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You talked about Charleston with your friends, but won’t talk with a member of another race and listen to their story, you are part of the problem.

If you stayed up late with your child to watch the NBA Finals, but you turn the television off and refuse to discuss Charleston with them, you are part of the problem.

If you felt for the families of the Charleston victims, but felt the officers who gunned down 12-year old Tamir Rice were justified in their actions, you are part of the problem.

If you sent condolences via social media regarding the Charleston massacre, but you continue to send black girls and black boys to the principal’s office 3-5 times more than you do your white students, you are part of the problem.

If you tell your parishioners to pray for Charleston, but refuse to preach on the current racism here in America, you are part of the problem.

If you honor Senator Clementa Pickney in his death, but disrespect President Barack Obama by calling him things like “boy” or “nigger”, you are part of the problem.

If you shake your head in shame at the senselessness in Charleston, but shake your head in agreement with politicians who want to amend the Voting Rights Act, you are part of the problem.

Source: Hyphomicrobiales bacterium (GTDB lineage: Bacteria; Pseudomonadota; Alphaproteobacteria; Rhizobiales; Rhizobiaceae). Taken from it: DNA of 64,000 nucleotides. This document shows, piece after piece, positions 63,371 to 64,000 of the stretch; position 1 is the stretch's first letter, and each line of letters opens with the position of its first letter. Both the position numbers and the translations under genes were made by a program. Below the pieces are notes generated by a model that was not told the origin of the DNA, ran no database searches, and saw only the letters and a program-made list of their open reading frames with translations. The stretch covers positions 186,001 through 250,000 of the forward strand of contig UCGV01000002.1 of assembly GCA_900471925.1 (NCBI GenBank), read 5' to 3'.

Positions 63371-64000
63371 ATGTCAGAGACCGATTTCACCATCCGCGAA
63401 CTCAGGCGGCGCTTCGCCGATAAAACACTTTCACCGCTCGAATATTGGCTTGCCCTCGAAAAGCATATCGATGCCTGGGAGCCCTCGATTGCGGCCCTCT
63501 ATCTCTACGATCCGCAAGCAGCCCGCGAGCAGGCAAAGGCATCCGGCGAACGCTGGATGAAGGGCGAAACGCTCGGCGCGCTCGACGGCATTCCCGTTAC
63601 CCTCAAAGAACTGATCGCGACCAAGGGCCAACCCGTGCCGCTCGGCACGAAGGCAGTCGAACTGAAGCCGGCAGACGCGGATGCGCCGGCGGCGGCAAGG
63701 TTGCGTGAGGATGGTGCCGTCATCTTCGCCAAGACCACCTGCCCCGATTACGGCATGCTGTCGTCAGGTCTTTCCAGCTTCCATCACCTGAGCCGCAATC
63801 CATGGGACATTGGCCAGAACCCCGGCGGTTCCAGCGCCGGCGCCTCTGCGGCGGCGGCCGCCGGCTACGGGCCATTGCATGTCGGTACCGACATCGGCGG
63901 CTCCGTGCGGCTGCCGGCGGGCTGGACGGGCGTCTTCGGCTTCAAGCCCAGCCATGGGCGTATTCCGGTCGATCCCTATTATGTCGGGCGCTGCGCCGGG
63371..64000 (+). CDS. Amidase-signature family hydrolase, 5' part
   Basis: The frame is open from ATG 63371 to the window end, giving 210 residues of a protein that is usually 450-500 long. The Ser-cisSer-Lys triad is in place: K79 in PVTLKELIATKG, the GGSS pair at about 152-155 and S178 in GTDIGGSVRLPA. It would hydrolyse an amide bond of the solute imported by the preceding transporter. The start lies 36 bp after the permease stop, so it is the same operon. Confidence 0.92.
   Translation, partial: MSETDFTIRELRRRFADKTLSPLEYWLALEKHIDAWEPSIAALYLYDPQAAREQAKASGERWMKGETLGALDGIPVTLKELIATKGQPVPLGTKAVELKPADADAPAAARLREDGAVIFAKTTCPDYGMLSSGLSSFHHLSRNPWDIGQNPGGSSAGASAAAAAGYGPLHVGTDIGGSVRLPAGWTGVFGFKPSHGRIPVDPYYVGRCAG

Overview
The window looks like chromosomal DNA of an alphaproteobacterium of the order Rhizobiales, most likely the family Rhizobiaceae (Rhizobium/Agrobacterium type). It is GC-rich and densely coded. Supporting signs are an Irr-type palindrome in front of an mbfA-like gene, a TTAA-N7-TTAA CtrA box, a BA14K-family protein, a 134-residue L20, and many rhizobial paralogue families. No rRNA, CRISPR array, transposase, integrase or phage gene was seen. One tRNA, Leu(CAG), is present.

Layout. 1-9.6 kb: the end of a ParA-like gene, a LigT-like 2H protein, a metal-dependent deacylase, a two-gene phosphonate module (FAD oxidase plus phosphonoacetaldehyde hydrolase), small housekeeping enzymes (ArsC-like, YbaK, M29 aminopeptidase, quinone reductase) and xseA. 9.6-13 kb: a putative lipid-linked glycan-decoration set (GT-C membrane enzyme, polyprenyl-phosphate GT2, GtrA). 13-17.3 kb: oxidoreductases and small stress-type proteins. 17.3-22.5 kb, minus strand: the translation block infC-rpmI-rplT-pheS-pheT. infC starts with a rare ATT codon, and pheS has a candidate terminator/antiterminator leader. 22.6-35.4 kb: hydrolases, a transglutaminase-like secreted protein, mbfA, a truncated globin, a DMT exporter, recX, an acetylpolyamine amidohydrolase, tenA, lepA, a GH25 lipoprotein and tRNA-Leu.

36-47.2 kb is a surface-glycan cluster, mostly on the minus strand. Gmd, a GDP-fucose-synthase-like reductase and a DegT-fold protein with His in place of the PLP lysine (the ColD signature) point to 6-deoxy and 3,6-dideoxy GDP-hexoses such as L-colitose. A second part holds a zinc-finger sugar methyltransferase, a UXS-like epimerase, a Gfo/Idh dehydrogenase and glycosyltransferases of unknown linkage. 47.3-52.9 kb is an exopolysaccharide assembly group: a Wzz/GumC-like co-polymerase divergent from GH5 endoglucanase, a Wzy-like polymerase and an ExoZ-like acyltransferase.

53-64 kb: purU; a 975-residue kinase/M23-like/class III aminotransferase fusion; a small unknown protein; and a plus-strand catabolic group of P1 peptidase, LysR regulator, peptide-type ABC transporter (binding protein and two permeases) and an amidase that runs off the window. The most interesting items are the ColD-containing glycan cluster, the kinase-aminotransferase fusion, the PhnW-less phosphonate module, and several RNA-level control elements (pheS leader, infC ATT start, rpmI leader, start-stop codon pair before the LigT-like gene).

If your heart goes out to the people of Charleston, but you showed no emotions when Eric Garner cried, “I Can’t Breathe,” you are part of the problem.

If the blood in the pews at Emanuel AME bothers you, while the blood of Trayvon Martin on the ground in Florida caused you to lose no sleep, you are part of the problem.

If you quote Dr. King to help shed some light on Charleston, but refuse to fight for justice, you are part of the problem.

If Cynthia Hurd, Sharonda Coleman-Singleton, Tywanza Sanders, Ethel Lance, Susie Jackson, Depayne Middleton Doctor, Daniel Simmons,  and Myra Thompson need to be remembered, but black people need to just get over slavery and move on with their lives, you are part of the problem.

If you love black bodies when they walk onto the football field, the basketball court, and the stage, but fear black bodies when they are walking down the street, you are part of the problem.

If you say Dylan Roof is an isolated incident of a hate crime, but the 245 years of slavery, and another 100 years of federally supported segregation were “just the way things were,” you are part of the problem.

Until we all do our part, we all play in our part in creating an environment in America that continues to breed hatred, continues to breed racism, continues to breed denial. The choice is yours.  Will you continue to be a part of the problem, or will you join all the people trying to be a part of the solution?

It’s your choice.  What’s it gonna be?

CharlestonVictors

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